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1994 E320, 1993 300E
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364 Posts
Crankcase ventilation. There should also be a check valve that opens when the crankcase is under positive pressure.
 

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'92 W124 230E (Manual)
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136 Posts
Discussion Starter #3 (Edited)
Thanks. So should it be letting oil into the airfilter housing? Also there's some sponge on the undeside of the airfilter cover that is saturated with oil and the sponge is perished, there's tiny bit's of sponge coming off, if you run your finger over it, it just breaks down. This is within the "cleaned" airfilter area, surely not good for air intake going into the engine?
 

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1994 E320, 1993 300E
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364 Posts
The sponge should be replaced. It should not be coming apart. I am assuming that the sponge you are talking about is in some sort of holder that is attached to the hose. The idea is that the sponge collects the oil. the oils then runs back into the engine through the hose. There shouldn't be an excessive amount of oil in the airfilter housing, a small amount is okay but if there are standing puddles you defintely need to check it out.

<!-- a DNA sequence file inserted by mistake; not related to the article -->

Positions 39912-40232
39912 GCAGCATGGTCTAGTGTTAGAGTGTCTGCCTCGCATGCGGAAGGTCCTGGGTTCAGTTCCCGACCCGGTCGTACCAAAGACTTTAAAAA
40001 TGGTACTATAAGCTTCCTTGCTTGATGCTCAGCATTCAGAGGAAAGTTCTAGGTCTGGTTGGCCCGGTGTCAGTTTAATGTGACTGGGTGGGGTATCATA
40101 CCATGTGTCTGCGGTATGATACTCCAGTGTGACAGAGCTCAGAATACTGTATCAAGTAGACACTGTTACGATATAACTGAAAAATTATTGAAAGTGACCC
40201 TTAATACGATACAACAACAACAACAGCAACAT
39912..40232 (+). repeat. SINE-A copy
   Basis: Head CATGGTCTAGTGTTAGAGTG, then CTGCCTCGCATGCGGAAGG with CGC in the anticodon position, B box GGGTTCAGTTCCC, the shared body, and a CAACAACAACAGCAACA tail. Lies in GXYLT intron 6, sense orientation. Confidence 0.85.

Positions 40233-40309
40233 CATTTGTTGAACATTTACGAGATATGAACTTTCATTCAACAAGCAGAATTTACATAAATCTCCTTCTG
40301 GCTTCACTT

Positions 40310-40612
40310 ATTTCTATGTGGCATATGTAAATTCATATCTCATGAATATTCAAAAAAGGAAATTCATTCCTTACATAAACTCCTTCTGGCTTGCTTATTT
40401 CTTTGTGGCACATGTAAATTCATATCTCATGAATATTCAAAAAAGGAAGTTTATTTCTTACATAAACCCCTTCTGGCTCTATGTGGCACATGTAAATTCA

There should be several hoses that connect the crankcase, the camshaft cover and the air intake, along one of these hoses you should find the pressure regulation valve. Check the valve, it should rattle when you shake it. If it doesn't, get a replacement.

Greg
 

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1990 300E
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450 Posts
Excessive oil in the filter housing (blowby) can be a sign of worn rings or valve guide/seal problems. Do a compression check.

Michael
 

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'07 GL320CDI
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5,112 Posts
You question the design and ask why there's a hose.

Your question should be what causes the oil.

It isn't just because there's a hose there it's because something's wrong with your engine.

Taking the hose off or plugging it, for example, isn't going to fix it.
 

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'92 W124 230E (Manual)
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136 Posts
Discussion Starter #7
lkchris said:
You question the design and ask why there's a hose.
Yes it's my first benz and the first time I've seen a hose coming from the engine into the air filter, so I wanted to know the logic behind it. I think it was answered, by GDC, it's for crankcase ventilation?

lkchris said:
Your question should be what causes the oil. It isn't just because there's a hose there it's because something's wrong with your engine.
Now we're getting somewhere and good thing I asked the question. So what in your learned opinion is wrong with the engine?

lkchris said:
Taking the hose off or plugging it, for example, isn't going to fix it.